Public discourse today is becoming more and more of a challenge. Pundits, for a long time, have contended that politics and religion are out-of-bounds for polite dinner parties, while there are few subjects more interesting than either.

 

I’ve learned this from experience: My wife often comments on how, at a social gathering, after everyone has revealed what they “do for a living,” the conversation invariably revolves around religion, because a minister is present.

 

“Why don’t they talk about plumbing because a plumber is there?” she asks.

 

I suppose it’s because, while we all have household plumbing in common, we are more curious about the questions of ultimacy that are the stuff of religious faith. Most people, no matter what their religious preference, find these questions fascinating.

 

          Having said this, I am increasingly concerned about how difficult it has become to talk about religion. For one thing, many of us have become super-sensitive to people who “impose” their religious views on the rest of us. Much has been said, especially over the holidays, about the terms we use. Is it okay to say, “Merry Christmas,” or is that greeting an imposition of one’s personal theology on those who do not share it? So we substitute the rather bland but unthreatening “Happy Holidays.” While that may have avoided problems, we have ended up sounding, well, uninteresting.

 

How have we become so sensitive?

 

          Perhaps it is because some folks have turned religious conversation into a weapon. In her column in a recent Dallas Morning News article, Mary Jacobs suggested — rather insightfully, I thought — that the commandment regarding “taking the Lord’s name in vain” was really dealing with our tendency to enlist the name of God in support of our own personal opinions, and that such enlistment of the deity was a misuse of the divine name. It also ignores the possibility that the One behind that divine name has an opinion quite the opposite of ours. She was onto something, and she drew quite a few opposing letters, which is often evidence of having actually said something helpful.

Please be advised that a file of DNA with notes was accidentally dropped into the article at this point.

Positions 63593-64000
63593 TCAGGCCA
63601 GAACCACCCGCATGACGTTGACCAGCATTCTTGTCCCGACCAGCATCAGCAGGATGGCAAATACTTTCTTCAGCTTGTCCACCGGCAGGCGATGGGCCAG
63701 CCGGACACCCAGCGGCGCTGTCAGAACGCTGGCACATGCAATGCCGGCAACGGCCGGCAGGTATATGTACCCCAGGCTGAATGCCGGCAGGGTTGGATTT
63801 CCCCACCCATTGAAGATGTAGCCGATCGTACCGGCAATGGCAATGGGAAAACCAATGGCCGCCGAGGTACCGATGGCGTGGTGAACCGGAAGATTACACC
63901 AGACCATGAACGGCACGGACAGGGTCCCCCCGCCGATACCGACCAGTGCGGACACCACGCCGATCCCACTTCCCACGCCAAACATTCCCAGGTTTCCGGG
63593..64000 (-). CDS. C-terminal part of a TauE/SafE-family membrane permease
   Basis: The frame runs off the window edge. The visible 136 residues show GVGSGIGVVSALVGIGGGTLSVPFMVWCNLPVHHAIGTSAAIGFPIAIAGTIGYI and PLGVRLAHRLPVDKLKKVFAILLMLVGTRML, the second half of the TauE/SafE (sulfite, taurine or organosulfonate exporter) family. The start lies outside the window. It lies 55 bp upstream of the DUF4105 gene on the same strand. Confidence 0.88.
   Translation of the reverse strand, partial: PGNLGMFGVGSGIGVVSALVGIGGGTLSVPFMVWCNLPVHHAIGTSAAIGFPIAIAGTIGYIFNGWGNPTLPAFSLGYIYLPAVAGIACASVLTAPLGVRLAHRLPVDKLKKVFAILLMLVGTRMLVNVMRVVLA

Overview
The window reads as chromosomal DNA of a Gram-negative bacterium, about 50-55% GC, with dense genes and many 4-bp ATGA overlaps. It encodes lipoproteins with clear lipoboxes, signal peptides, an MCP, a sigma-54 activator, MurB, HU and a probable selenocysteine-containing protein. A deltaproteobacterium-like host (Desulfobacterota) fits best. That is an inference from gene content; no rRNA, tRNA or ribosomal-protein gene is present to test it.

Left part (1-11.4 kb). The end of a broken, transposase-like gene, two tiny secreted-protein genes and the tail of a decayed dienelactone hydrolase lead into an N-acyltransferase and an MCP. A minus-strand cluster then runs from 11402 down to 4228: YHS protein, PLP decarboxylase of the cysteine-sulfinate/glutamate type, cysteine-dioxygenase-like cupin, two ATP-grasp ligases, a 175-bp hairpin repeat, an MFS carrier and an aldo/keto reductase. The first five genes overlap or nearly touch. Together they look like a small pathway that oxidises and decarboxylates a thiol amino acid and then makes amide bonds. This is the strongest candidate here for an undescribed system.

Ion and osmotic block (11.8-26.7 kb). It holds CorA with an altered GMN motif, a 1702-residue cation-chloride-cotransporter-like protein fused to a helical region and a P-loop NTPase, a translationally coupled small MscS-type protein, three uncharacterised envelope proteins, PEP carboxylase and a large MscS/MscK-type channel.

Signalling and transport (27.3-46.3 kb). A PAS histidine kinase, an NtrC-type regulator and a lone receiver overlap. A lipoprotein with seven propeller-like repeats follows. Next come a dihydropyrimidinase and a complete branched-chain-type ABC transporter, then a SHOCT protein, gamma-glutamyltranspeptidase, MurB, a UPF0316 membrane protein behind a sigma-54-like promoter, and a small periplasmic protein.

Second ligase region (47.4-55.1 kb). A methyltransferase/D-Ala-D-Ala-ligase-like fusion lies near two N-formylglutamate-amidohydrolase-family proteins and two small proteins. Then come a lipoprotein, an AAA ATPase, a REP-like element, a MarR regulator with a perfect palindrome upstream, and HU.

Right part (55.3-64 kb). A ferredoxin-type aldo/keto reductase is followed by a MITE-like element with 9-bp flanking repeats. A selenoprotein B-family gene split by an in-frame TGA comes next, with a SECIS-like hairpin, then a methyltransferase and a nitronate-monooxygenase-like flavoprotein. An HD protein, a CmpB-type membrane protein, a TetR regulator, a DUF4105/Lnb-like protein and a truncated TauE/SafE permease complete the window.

So let me offer my own modest proposal. Let’s keep our conversation interesting. Let’s enjoy the rich and wonderful experience of mutually exploring what is most important, what is essential to our lives. Let’s not banish talk of faith from the public square. 

 

          But let’s also take a good dose of that thing called humility, best defined as that attitude that leaves room for the fact that we might be wrong. Then maybe we can not only speak, but listen. We can share, we can explore at the deep level of human experience, leaving room for the views of others. After all, it may make your next dinner party so much more interesting.

 


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